While TMJ can be caused by facial trauma or accidents, the condition is most closely linked to women in their childbearing years. TMJ syndrome can cause discomfort in jaw joints, facial muscles, facial nerves and surrounding tissues and there are several reasons why women are more prone to developing the condition. Arthritis, hormone fluctuations, joint structure and a dietary deficiency of magnesium are all conditions more common in women and those factors are believed to negatively influence women TMJ sufferers.

Burning Mouth Syndrome

Both men and women can experience the fiery sensation caused by burning mouth syndrome, however the condition is more common in menopausal women. ‘The change of life’ typically affects women between the ages 40-50 and it marks when the ovaries permanently shut down making conception an impossibility. When the monthly sequence of reproductive hormones comes to an end, women can experience side effects including hot flashes, weight gain, mood fluctuation and burning mouth syndrome.

While a burning sensation may be part of the condition, it is not the only symptom. The feeling may also be coupled with dry mouth, soreness, tingling or a metallic taste. Those conditions can trigger off other problems such as sleep difficulties and depression. In menopausal women the hormonal changes are thought to reduce the flow of otherwise healthy saliva production and dry mouth is thought to be the trigger for burning mouth syndrome.

Gingivitis

Courtesy of dental neglect, both men and women can develop gingivitis regardless of their stage of life. However, statistics have indicated that approximately 50 percent of all pregnant women develop pregnancy gingivitis. The condition is marked by inflamed gums, potentially coupled with tenderness and bleeding. If left untreated by a professional dentist, the condition could develop into full-blown a periodontal disease infection. If the impurity from the infection manages to enter the bloodstream, the body will automatically produce antibodies and chemicals to fight of the condition. While the battle may help a smile, it can also cause premature labor, low birth rate and even miscarriages.

Girls, sisters, mothers and friends should all be warned about the specific risks associated with being a woman and become properly educated on how good oral hygiene can combat the problems. Practicing a good oral hygiene regime of brushing twice a day, daily flossing and regular dental exams and cleanings twice a year can help minimize the danger.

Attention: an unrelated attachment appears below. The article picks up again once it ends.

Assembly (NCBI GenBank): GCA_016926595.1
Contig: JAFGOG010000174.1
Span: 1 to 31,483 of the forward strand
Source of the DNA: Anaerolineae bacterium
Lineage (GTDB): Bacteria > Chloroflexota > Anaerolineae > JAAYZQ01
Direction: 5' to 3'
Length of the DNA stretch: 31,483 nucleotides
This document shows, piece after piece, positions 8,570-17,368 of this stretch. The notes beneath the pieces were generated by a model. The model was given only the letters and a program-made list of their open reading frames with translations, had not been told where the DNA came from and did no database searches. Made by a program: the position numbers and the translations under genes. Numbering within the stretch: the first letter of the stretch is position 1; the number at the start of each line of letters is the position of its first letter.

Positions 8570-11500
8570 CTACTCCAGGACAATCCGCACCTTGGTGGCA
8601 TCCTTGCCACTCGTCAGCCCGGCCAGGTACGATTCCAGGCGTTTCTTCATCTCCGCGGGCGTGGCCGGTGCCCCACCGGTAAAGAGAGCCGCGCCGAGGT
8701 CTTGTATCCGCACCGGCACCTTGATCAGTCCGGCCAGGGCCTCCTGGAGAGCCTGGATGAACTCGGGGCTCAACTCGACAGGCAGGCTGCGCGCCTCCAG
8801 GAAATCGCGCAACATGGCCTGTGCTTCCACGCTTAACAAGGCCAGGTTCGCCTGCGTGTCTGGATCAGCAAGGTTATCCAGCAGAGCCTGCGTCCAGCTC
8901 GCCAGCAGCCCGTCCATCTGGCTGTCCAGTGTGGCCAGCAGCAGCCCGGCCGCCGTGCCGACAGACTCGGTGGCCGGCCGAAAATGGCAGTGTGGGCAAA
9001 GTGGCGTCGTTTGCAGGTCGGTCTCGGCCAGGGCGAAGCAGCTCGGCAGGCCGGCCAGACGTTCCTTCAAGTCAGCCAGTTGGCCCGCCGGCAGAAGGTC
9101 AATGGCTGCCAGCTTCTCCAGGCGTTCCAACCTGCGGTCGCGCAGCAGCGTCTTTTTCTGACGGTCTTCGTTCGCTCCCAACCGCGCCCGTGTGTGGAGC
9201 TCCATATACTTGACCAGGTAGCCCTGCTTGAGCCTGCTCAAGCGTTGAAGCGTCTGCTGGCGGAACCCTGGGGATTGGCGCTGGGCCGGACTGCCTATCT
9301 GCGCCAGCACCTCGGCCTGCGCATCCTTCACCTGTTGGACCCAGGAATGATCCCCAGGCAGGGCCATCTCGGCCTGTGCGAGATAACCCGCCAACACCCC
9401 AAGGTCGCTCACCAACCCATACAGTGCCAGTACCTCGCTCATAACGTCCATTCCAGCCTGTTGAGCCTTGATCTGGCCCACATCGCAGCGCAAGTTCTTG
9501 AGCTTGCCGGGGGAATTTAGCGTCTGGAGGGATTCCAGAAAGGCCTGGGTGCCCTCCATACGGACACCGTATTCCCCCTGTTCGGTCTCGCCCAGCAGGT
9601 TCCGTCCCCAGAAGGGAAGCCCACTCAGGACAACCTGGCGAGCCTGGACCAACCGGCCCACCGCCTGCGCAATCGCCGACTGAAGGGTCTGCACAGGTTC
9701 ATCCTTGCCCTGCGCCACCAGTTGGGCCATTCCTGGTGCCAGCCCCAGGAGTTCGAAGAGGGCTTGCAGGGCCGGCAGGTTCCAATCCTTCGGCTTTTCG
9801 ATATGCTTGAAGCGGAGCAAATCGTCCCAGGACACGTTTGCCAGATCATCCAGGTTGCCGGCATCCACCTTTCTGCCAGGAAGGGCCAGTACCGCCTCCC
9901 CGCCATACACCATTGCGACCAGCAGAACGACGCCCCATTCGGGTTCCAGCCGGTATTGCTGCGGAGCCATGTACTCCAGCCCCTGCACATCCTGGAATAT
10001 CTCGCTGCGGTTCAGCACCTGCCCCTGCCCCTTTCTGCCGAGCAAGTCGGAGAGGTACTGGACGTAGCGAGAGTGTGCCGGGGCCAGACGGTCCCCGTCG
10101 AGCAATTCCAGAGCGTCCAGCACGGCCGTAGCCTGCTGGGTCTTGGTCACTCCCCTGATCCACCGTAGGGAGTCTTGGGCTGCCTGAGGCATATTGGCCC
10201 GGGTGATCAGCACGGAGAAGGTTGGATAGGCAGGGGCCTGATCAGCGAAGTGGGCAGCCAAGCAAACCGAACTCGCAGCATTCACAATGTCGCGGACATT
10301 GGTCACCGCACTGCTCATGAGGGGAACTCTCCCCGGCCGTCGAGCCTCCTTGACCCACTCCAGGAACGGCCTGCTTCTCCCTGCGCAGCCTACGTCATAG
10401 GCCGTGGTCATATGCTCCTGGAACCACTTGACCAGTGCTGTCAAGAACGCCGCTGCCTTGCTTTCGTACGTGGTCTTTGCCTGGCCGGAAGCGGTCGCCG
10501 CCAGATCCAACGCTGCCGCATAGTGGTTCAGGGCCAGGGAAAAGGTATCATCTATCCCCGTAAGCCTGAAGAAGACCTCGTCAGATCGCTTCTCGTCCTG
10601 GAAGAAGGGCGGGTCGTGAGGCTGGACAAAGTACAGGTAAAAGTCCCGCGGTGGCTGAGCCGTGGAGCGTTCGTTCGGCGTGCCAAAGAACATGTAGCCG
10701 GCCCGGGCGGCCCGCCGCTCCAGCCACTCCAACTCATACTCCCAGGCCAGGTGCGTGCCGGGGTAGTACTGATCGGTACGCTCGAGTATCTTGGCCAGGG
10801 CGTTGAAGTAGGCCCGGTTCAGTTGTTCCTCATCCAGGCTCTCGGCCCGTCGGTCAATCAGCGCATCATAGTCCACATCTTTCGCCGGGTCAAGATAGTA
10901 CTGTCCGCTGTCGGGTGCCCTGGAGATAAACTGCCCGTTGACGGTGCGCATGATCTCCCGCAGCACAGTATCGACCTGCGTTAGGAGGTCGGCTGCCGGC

The Aging Mouth: What’s Normal, What’s Not

The natural process of aging takes its toll on your teeth and mouth just as it does your body. Here are some common oral health changes you can anticipate as you age:
Enamel Wear — Chewing, cleaning and the normal aging process means your teeth will eventually wear down over time.
Darker Tooth Color — Aging dentin (the tooth’s middle layer) holds stains easier than younger dentin, making your teeth appear slightly darker.
Gum Changes — Aging gums naturally recede over time.
Cavities — Cavities around the root of the tooth are more common as you age. Any fillings you have are also aging and can weaken or crack.
Other changes to your teeth and gums aren’t normal and shouldn’t be overlooked. These symptoms could signal something more serious and are reason to see your dentist right away:
Tooth Loss — Dental cavities and gum disease are the leading culprits of tooth loss in seniors, but neither is a normal part of aging. If your teeth and gums are healthy, there’s no reason why your teeth should fall out.
Dry Mouth – As you age, you may notice a reduced flow of saliva, sometimes as a side effect of medical conditions, medications or medical treatment. Saliva is important because it lubricates the mouth and neutralizes the acids produced by plaque.
Bleeding Gums — Bleeding gums are a sign of periodontal (gum) disease, a leading cause of tooth loss in seniors. But gum disease is not an inevitable result of aging; it’s caused by the build up of plaque. Left untreated, gum disease is linked to other health concerns like arthritis and heart disease.